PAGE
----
Question: Need help with R script to edit x-axis of snp density plot
1
gravatar for deepti1rao
7 months ago by
deepti1rao20
deepti1rao20 wrote:

I am using the following code to plot Chromosome-wide SNP densities. It generates the attached output, such that X-axis for all the chromosomes is of the same length. It can be misleading, as it appears as if the right ends of some (reads short) chromosomes is totally devoid of snps. Can I have shorter X-axes for the shorter chromosomes?? Please help me edit the script to suit my needs

SNP density plot

snps<-read.table("no_C_no_M_homo_snps.Galaxy12-[Cut_on_data_10].tabular",sep="\t",header=F,blank.lines.skip=TRUE,
                 comment.char = "#")
colnames(snps)<-c("chr","start","id","refallele","altallele","qual",
                  +                   "filter","info","format")
summary(snps)
goodChrOrder <- c(paste("Chr",c(1:12),sep=""))
snps$chr <- factor(snps$chr,levels=goodChrOrder)

Plot the densities of snps in the bed file for each chr seperately

library(ggplot2)
snpDensity<-ggplot(snps) + 
geom_histogram(aes(x=start),binwidth=1e4,color="brown4") + # pick a binwidth that is not too small 
    +     facet_wrap(~ chr,ncol=2) + # seperate plots for each chr, x-scales can differ from chr to chr
    +     ggtitle("Chromosome-wise homozygous snp distribution") + theme(plot.title = element_text(hjust = 0.5)) +
xlab("Genomic location (bp)") + 
ylab("SNP density")  
p <- snpDensity
p.labs <- p + labs(title = "Chromosome-wise homozygous SNP distribution", x = "Genomic location(bp)", y = "SNP density")
p.labs
y.6.text <- element_text(size = 6)
## for y axis only
p.labs + theme(axis.text.y = y.6.text)
chromosome density snps R • 656 views
ADD COMMENTlink modified 4 months ago by bernatgel1.7k • written 7 months ago by deepti1rao20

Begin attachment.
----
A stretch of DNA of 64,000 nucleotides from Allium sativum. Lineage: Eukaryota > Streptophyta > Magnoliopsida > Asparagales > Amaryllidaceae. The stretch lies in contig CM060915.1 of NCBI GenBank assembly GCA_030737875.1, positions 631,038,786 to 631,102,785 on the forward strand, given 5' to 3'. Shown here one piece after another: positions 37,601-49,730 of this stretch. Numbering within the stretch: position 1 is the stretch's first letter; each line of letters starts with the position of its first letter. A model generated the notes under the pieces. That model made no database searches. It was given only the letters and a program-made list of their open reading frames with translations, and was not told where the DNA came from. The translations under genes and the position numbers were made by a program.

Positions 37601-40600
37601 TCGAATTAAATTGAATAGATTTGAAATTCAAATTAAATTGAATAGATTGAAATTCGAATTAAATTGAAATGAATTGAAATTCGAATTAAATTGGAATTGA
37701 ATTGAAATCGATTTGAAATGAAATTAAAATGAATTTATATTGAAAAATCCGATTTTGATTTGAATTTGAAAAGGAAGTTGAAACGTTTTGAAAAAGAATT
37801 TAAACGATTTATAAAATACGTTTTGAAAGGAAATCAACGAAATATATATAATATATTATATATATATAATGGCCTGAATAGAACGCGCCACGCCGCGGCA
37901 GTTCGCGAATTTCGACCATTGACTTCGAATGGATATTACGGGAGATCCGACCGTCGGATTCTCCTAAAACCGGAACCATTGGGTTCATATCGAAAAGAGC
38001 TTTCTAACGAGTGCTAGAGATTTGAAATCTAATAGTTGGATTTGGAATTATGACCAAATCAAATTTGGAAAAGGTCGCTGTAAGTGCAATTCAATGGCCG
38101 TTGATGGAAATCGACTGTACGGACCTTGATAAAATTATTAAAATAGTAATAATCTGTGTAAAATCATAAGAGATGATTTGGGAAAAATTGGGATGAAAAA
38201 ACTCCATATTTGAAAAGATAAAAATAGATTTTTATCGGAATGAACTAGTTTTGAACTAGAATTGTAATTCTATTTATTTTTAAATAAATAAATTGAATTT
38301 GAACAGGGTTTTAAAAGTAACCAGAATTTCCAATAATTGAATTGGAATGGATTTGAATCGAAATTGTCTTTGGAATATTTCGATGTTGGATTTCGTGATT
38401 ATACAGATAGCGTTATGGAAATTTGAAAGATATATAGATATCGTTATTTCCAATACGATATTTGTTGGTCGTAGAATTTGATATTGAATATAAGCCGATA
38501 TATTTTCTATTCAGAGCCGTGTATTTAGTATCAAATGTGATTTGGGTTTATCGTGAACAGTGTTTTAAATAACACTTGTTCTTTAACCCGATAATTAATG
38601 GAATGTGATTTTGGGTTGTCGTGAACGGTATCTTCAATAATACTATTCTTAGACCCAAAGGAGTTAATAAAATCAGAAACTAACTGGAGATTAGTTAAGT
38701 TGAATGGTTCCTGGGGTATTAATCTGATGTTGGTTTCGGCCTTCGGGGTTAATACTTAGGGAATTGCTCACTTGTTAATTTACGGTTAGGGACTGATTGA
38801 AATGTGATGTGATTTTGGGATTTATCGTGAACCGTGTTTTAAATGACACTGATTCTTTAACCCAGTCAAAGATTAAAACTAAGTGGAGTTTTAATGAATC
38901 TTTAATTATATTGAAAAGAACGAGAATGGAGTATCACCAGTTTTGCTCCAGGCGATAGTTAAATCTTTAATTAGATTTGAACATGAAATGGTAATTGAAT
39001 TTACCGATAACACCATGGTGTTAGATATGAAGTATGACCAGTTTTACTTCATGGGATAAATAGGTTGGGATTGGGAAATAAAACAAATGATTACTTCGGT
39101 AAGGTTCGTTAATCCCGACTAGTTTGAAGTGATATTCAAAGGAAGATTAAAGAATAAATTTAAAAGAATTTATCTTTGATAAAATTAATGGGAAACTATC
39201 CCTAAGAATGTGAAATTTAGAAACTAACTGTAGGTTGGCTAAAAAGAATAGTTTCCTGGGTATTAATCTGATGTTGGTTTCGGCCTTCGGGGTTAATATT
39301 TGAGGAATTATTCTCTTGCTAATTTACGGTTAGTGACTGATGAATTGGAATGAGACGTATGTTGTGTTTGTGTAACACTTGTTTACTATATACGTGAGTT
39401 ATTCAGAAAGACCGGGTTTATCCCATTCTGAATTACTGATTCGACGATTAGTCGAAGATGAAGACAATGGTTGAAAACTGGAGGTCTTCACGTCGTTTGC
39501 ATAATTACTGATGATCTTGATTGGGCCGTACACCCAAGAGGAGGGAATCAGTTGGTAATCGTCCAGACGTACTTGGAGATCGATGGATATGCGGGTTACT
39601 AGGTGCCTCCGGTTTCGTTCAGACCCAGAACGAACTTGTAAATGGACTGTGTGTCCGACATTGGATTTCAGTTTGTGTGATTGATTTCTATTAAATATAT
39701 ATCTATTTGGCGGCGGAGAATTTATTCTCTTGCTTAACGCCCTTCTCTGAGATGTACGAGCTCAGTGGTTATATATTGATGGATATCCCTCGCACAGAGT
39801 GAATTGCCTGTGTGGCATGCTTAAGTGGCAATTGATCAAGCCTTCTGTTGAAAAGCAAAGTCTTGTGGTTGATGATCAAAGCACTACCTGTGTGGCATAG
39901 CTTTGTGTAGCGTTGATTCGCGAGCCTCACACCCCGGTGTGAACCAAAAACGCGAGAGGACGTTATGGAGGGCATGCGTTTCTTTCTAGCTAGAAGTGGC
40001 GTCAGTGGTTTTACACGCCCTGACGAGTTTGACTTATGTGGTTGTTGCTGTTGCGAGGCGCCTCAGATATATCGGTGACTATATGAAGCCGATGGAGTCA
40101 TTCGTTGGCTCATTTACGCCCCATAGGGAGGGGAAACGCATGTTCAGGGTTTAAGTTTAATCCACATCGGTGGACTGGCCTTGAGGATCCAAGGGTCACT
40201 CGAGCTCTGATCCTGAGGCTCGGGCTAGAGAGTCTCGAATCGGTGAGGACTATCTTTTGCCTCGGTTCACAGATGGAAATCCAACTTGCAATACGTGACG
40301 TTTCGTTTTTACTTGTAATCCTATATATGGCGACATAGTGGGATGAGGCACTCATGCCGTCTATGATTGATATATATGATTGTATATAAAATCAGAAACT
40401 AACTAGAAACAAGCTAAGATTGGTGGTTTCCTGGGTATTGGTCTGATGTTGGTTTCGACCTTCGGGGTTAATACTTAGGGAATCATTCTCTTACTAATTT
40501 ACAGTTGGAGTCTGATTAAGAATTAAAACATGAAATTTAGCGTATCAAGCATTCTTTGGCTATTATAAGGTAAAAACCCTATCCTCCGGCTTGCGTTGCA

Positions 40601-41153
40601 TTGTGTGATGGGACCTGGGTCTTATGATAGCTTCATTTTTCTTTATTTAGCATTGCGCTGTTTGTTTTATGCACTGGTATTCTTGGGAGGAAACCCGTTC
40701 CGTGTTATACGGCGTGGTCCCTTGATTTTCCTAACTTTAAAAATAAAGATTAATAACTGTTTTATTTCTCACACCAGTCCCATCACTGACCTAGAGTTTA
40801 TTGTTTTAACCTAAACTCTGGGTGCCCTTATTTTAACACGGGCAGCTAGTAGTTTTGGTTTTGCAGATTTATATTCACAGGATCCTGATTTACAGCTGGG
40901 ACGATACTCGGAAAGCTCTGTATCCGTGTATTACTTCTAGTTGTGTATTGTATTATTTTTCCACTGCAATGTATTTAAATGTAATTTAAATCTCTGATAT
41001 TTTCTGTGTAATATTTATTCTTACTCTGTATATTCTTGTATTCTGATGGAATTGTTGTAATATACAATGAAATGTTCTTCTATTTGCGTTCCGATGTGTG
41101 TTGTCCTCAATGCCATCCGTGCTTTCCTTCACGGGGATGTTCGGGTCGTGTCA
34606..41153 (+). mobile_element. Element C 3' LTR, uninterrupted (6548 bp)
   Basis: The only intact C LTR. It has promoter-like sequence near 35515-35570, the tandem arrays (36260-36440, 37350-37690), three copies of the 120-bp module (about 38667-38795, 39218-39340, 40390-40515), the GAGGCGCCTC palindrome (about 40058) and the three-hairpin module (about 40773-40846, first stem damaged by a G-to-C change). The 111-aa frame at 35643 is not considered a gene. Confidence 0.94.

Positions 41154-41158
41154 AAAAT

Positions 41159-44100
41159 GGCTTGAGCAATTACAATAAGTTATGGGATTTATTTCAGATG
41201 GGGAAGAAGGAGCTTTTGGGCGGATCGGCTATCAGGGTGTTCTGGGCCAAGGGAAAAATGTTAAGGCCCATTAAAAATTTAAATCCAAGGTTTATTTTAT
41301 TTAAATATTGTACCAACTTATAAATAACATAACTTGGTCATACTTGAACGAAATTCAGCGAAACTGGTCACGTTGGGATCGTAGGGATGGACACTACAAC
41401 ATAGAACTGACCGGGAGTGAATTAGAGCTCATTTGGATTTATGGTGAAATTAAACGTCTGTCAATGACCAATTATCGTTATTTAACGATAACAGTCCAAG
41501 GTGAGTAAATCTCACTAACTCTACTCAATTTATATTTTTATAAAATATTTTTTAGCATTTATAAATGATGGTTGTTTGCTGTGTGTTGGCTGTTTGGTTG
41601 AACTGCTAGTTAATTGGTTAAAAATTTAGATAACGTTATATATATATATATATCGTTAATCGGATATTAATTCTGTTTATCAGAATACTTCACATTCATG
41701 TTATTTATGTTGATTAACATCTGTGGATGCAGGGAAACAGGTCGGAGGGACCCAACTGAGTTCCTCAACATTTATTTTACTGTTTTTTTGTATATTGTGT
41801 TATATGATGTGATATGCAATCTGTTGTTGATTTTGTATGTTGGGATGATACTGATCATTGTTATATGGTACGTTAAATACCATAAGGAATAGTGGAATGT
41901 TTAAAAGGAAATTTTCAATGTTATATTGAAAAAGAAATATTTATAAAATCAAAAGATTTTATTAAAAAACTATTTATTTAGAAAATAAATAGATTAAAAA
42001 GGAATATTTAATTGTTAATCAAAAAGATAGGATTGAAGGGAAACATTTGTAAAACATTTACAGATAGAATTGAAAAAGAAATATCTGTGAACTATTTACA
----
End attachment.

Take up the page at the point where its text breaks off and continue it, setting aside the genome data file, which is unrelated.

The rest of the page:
1

Free scale the axis @op

ADD REPLYlink written 6 months ago by cpad011211k
1

"scales: Are scales shared across all facets (the default, "fixed"), or do they vary across rows ("free_x"), columns ("free_y"), or both rows and columns ("free")"

So try adding a scales="free_x" argument to your facet_wrap function.

ADD REPLYlink written 6 months ago by Russ440

some example data would help @OP

ADD REPLYlink written 7 months ago by cpad011211k

Can anyone help with this?

ADD REPLYlink written 6 months ago by deepti1rao20

You may wish to reconsider your plot type, as you cannot use a facet when your common axis (chr position) is dissimilar in scale This is possible. See: C: Need help with R script to edit x-axis of snp density plot

I'd also recommend you try generating separate plots + arranging them into a grid using gridExtra::arrangeGrob or the cowplot package.

ADD REPLYlink modified 6 months ago • written 6 months ago by RamRS20k

I have same problem here. Did you figure out how to get shorter x-axis for smaller chromosomes? Thanks!

ADD REPLYlink written 8 weeks ago by xia0100
1
gravatar for bernatgel
4 months ago by
bernatgel1.7k
Barcelona, Spain
bernatgel1.7k wrote:

I would recommend using a tool specific for plotting data on the genome such as karyoploteR. With this kind of tools, you'll get all your chromosomes into scale for free.

The code would be something like this (untested):

library(karyoploteR)

snps<-read.table("no_C_no_M_homo_snps.Galaxy12-[Cut_on_data_10].tabular",sep="\t",header=F,blank.lines.skip=TRUE,
             comment.char = "#")
colnames(snps)<-c("chr","start","id","refallele","altallele","qual", "filter","info","format")

#make a GRanges with your data (we need to repeat column 2 as start and end for this to work)
snps.gr <- toGRanges(snps[,c(1,2,2)])

#Begin plotting
kp <- plotKaryotype(genome="hg19") #<- use the genome you need, if not human
kp <- kpPlotDensity(kp, data=snps.gr, col="blue")

#To add the axis, first get the max density value
max.density <- kp$latest.plot$computed.values$max.density
kpAxis(kp, ymin=0, ymax=max.density, numticks = 3)

And that's it. With this you should get something like this

enter image description here

You can customize it in many ways (change colors, etc...) or represent only some of the chromosomes or even zoom to specific regions.

You can find more info on that in the karyoploteR tutorial page and specifically in the kpPlotDensity page or the Gene Density example.

Hope this helps

ADD COMMENTlink written 4 months ago by bernatgel1.7k
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